Reporter’s Notebook: Forums are planned for House, Senate races

MassVOTE, a civic education nonprofit, is joining up with 32 other groups in sponsoring forums with candidates running in the Fifth Suffolk and Sixth Suffolk House districts. Forums on the Second Suffolk Senate district are also planned.

The details, per MassVOTE: In the Fifth Suffolk, four Democratic candidates are competing to replace former state Rep. Marie St. Fleur: high school teacher Barry Lawton, youth activist Carlos Henriquez, former state Rep. Althea Garrison and perennial candidate Roy Owens.

That forum, which will also include candidates in the Second Suffolk Senate district, is scheduled for Tuesday, Aug 24, from 6 to 8 p.m. at Hibernian Hall in Dudley Square. State Sen. Sonia Chang-Diaz (D-Jamaica Plain) is running for re-election. She is being challenged by Democrat Hassan Williams.

A forum with the candidates running to replace retiring state Rep. Willie Mae Allen is scheduled for Thursday, Aug 26, from 6 to 8 p.m. at Prince Hall in Grove Hall. The candidates include Darrin Howell, who is on hiatus from his job working for City Councillor Chuck Turner; local activists Russell Holmes and Karen Payne; past candidate Kathy Gabriel and local justice of the peace Divo Monteiro.

On the same night, a second forum for the Second Suffolk Senate district candidates is also scheduled.
A third forum will feature candidates for state treasurer and state auditor. The forum is scheduled for Friday, Sept. 3, 6:00 to 8:00 p.m. at Reggie Lewis Center.

The Dorchester Reporter is among the media sponsors of the forums.

Voters go to the polls on Sept. 14 for Democratic and Republican primaries. Because all are the candidates in the Fifth Suffolk and Sixth Suffolk are Democrats, whoever wins will be all but guaranteed a win in the November general election.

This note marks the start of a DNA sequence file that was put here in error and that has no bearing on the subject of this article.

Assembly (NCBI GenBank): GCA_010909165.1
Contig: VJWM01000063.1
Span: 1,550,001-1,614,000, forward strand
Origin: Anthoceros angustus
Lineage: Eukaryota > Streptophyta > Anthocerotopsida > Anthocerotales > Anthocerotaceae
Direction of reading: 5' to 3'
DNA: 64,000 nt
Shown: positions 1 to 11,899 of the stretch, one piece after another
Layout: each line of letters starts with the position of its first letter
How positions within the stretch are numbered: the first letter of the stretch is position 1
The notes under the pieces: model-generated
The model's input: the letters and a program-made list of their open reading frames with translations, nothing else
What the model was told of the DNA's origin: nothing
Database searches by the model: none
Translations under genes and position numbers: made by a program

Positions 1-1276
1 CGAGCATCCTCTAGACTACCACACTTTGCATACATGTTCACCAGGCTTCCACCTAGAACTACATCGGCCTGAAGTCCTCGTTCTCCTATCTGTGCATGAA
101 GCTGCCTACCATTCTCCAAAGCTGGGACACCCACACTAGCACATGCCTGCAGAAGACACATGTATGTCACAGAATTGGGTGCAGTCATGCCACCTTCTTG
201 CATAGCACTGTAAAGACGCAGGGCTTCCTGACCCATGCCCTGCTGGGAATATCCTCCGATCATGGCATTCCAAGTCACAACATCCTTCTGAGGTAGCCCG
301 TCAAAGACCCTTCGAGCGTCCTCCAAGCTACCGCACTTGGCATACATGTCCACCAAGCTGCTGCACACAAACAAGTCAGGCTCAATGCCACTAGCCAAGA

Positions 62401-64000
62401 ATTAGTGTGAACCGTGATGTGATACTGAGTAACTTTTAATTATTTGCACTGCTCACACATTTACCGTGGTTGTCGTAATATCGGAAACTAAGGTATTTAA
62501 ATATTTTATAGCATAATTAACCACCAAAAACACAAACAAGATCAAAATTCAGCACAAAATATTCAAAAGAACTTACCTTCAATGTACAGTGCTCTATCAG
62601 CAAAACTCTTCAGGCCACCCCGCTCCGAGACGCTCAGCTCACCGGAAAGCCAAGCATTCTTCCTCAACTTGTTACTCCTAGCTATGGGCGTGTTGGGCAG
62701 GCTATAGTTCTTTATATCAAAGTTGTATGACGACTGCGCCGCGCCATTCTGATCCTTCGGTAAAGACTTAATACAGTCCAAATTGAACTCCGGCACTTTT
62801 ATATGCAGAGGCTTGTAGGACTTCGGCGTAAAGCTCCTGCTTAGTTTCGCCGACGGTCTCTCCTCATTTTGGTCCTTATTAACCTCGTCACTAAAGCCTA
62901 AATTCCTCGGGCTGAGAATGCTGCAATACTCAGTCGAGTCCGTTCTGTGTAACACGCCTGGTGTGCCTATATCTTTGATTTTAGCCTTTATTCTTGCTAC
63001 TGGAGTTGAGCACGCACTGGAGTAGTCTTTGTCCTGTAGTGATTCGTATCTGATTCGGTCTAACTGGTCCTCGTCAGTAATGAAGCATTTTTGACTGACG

Wilkerson date pushed up

Former state Sen. Dianne Wilkerson and prosecutors are asking a federal judge to move up her sentencing date to Sept. 14. The sentencing is currently scheduled for Sept. 21.

In a joint court filing Wilkerson and prosecutors with U.S. Attorney Carmen Ortiz’s office state that one of Wilkerson’s attorneys has a conflict on Sept. 20, and Sept. 14 is the “nearest date that the Court and all counsel are available.”

Sept. 14 is the same day voters go to the polls for Democratic and Republican primaries.
The next court date -- for a status update on the case -- is August 20 at 10:30 a.m. in Courtroom One at the Moakley Courthouse in South Boston.

A Roxbury Democrat who had represented the Second Suffolk District from 1993 to 2008, Wilkerson pleaded guilty in June to eight counts of attempted extortion, which included taking $23,500 in bribes. Prosecutors are recommending up to four years in prison and three years of supervised release.

Watchdog: Mayor shouldn’t sign library trustees’ expansion

We reported two weeks ago that Mayor Thomas Menino had reservations about signing a City Council proposal to expand the Boston Public Library’s board of trustees. The proposal, a home rule petition that needs his approval before it could head to the Legislature and the governor, also hands the trustees fundraising powers.